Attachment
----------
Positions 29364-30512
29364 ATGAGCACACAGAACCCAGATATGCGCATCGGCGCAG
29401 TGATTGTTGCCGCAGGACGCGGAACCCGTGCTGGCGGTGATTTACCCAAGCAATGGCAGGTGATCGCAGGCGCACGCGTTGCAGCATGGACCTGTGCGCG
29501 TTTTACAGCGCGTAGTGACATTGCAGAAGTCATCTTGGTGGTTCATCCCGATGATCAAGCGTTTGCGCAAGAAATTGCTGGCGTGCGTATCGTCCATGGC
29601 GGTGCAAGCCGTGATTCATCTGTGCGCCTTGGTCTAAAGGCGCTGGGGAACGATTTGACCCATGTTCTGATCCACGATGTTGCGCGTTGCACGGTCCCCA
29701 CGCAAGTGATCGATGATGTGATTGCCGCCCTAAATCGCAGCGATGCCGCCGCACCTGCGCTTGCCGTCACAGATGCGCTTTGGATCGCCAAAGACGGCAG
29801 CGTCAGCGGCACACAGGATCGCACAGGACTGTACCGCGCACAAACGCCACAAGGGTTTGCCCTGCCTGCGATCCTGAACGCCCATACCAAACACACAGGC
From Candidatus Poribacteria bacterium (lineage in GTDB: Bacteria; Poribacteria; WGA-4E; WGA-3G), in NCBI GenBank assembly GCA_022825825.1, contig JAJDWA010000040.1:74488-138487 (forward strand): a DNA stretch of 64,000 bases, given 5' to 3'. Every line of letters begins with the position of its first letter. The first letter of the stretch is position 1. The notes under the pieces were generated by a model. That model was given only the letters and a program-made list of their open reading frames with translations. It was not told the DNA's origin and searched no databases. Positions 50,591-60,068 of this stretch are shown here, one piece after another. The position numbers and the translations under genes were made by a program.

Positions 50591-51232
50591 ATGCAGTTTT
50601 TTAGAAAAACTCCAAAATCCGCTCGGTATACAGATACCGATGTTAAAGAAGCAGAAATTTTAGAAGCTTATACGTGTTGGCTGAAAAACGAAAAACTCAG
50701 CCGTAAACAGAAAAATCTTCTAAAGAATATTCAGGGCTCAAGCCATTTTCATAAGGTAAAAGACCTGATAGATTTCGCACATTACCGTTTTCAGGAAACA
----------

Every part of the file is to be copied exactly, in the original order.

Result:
Positions 29364-30512
29364 ATGAGCACACAGAACCCAGATATGCGCATCGGCGCAG
29401 TGATTGTTGCCGCAGGACGCGGAACCCGTGCTGGCGGTGATTTACCCAAGCAATGGCAGGTGATCGCAGGCGCACGCGTTGCAGCATGGACCTGTGCGCG
29501 TTTTACAGCGCGTAGTGACATTGCAGAAGTCATCTTGGTGGTTCATCCCGATGATCAAGCGTTTGCGCAAGAAATTGCTGGCGTGCGTATCGTCCATGGC
29601 GGTGCAAGCCGTGATTCATCTGTGCGCCTTGGTCTAAAGGCGCTGGGGAACGATTTGACCCATGTTCTGATCCACGATGTTGCGCGTTGCACGGTCCCCA
29701 CGCAAGTGATCGATGATGTGATTGCCGCCCTAAATCGCAGCGATGCCGCCGCACCTGCGCTTGCCGTCACAGATGCGCTTTGGATCGCCAAAGACGGCAG
29801 CGTCAGCGGCACACAGGATCGCACAGGACTGTACCGCGCACAAACGCCACAAGGGTTTGCCCTGCCTGCGATCCTGAACGCCCATACCAAACACACAGGC
From Candidatus Poribacteria bacterium (lineage in GTDB: Bacteria; Poribacteria; WGA-4E; WGA-3G), in NCBI GenBank assembly GCA_022825825.1, contig JAJDWA010000040.1:74488-138487 (forward strand): a DNA stretch of 64,000 bases, given 5' to 3'. Every line of letters begins with the position of its first letter. The first letter of the stretch is position 1. The notes under the pieces were generated by a model. That model was given only the letters and a program-made list of their open reading frames with translations. It was not told the DNA's origin and searched no databases. Positions 50,591-60,068 of this stretch are shown here, one piece after another. The position numbers and the translations under genes were made by a program.

Positions 50591-51232
50591 ATGCAGTTTT
50601 TTAGAAAAACTCCAAAATCCGCTCGGTATACAGATACCGATGTTAAAGAAGCAGAAATTTTAGAAGCTTATACGTGTTGGCTGAAAAACGAAAAACTCAG
50701 CCGTAAACAGAAAAATCTTCTAAAGAATATTCAGGGCTCAAGCCATTTTCATAAGGTAAAAGACCTGATAGATTTCGCACATTACCGTTTTCAGGAAACA